EMBOLIZATION
TREATMENT
If a severe embolism causes the person
to collapse, emergency life-saving mea-
sures are undertaken to maintain the
breathing and circulation (see
cardio-
pulmonary resuscitation
) .
Embolectomy
(surgical removal of the
blockage) may be possible. If the embo-
lus is formed from a blood clot and
surgery
is
not
possible,
thrombolytic
drugs
(drugs that dissolve blood clots)
and
anticoagulant drugs
(drugs that pre-
vent clot formation) may be given.
embolization
Deliberate obstruction of a blood vessel
using an artificial embolus (a fragment
of material carried in the bloodstream)
made of material such as gel foam, PVA
(resin), liquid sclerosants (hardeners),
or medical glue. Embolization is carried
out to stop uncontrollable internal bleed-
ing or to cut off the blood supply to a
tumour
,
especially a
fibroid
.
In the latter
case, embolization can relieve pain; cause
the tumour to shrivel, making surgical
removal easier; or stop the tumour from
spreading. Embolization can also be
used to block flow through vascular
abnormalities such as
haemangiomas
,
in
both the skin and internal organs.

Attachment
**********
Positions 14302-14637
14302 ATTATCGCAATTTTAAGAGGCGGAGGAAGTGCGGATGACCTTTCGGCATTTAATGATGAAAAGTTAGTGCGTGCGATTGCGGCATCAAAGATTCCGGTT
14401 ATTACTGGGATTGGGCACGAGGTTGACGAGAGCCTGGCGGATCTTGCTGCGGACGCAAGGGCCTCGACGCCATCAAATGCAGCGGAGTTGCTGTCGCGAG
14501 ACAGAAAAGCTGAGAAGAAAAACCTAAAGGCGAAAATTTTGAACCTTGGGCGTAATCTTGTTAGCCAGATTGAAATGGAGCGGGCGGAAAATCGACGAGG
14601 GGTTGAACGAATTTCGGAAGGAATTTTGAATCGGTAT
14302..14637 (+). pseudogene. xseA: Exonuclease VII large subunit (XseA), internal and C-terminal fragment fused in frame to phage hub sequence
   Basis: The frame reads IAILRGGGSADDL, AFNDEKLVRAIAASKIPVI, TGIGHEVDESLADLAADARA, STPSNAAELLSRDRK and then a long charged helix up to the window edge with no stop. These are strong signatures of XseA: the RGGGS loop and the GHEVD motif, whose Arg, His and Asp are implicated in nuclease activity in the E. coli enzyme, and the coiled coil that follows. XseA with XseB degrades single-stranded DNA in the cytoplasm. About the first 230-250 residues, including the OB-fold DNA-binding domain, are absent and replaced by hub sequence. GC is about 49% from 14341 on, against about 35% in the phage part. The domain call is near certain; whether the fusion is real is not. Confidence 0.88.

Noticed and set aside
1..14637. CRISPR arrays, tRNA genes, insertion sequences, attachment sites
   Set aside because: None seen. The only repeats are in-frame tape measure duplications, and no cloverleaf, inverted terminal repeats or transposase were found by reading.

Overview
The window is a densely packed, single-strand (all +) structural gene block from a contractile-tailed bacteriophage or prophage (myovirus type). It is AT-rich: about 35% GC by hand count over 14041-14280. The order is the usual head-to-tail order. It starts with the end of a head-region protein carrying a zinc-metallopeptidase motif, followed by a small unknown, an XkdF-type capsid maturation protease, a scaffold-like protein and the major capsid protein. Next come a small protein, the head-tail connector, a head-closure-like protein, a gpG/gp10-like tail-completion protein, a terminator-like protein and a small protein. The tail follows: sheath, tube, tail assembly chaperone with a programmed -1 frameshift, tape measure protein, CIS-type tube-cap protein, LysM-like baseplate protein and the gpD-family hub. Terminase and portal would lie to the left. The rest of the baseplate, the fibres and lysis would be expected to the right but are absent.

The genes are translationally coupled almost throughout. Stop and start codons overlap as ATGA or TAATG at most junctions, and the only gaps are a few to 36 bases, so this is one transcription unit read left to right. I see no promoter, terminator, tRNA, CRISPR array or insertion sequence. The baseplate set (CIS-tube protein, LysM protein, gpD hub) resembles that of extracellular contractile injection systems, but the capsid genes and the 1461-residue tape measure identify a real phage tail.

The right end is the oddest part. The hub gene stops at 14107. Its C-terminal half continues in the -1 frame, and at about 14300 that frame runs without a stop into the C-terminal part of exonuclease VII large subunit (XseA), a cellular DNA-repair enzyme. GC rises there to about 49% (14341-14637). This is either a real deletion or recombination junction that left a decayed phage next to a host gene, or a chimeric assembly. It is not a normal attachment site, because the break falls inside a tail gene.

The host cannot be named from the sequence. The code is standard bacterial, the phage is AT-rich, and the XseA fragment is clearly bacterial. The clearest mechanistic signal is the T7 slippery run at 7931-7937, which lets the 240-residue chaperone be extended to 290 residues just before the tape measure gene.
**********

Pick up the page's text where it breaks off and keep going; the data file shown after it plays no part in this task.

A
catheter
(flexible tube) is introduced
into a blood vessel near the one to be
blocked. An embolus is released through
the catheter; it lodges inside the vessel,
blocking blood flow to the affected area.
embolus
A fragment of material, usually a blood
clot, that is carried in the bloodstream
and obstructs an
artery
.
An embolus is
life-threatening if it blocks blood flow
through a vital artery (see
embolism
) .
embrocation
A medication rubbed into the skin in
order to relieve muscular or joint pain.
embryo
The unborn child during the first eight
weeks of its development following
con-
ception
;
for the rest of the pregnancy it
is known as a
fetus
.
Development of the embryo is gov-
erned
internally
by
genes
inherited
from the parents and externally by fac-
tors such as the mother’s diet and any
drugs taken during pregnancy.
THE FIRST TWO WEEKS
The embryo develops from an
ovum
(egg) that has been fertilized by a
sperm
(see
fertilization
) .
It starts as a single cell,
but divides several times as it travels
along the
fallopian tube
to the
uterus
(womb) to form a spherical mass of cells.
About six days after conception, this
mass becomes embedded in the uterus
lining. At the site of attachment, the
outer layer of cells obtains nourishment
from the woman’s blood; this part w ill
later become the
placenta
.
In the cell
mass, a flat disc forms, consisting of
layers of cells from w hich all the baby’s
tissues w ill form.The
amnioticsac
devel-
ops around the embryo.
THE THIRD
WEEK
Early in the third week, the disc of cells
becomes pear-shaped. The head of the
embryo forms at the rounded end and
the lower spine at the pointed end. A
group of cells develops along the back
of the embryo to form the notochord, a
rod of cells that constitutes the basis for
the spine. From this time onwards, the
embryo has two recognizable halves that
develop more or less symmetrically.
The notochord then furrows and the
edges grow towards each other before
fusing to form the neural tube. Later,